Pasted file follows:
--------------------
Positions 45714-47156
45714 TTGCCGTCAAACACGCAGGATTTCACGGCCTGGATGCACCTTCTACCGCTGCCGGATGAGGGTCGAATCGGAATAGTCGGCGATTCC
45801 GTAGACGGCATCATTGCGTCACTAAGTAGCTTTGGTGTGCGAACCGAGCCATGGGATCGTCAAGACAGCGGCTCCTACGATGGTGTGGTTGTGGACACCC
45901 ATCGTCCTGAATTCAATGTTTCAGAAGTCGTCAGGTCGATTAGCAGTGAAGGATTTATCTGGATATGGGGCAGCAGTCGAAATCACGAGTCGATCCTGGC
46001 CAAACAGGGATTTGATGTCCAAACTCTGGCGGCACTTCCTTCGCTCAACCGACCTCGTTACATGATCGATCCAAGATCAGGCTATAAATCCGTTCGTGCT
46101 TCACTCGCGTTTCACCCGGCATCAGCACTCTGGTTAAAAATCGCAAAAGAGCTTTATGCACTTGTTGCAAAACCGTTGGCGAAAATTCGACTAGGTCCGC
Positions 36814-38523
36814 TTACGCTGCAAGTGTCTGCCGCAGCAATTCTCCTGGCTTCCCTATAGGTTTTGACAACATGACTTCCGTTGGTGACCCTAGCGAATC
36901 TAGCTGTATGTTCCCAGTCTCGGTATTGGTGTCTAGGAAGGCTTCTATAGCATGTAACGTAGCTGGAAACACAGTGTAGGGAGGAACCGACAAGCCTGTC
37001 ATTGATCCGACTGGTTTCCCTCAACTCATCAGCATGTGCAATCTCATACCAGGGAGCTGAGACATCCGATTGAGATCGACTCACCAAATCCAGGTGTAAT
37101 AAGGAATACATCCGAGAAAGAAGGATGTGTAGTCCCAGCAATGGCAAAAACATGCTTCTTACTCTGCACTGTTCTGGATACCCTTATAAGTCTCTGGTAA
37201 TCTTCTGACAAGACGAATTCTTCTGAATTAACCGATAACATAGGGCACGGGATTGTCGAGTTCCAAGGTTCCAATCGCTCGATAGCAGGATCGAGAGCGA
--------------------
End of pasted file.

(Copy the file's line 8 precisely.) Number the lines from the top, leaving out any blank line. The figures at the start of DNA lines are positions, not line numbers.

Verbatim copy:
36814 TTACGCTGCAAGTGTCTGCCGCAGCAATTCTCCTGGCTTCCCTATAGGTTTTGACAACATGACTTCCGTTGGTGACCCTAGCGAATC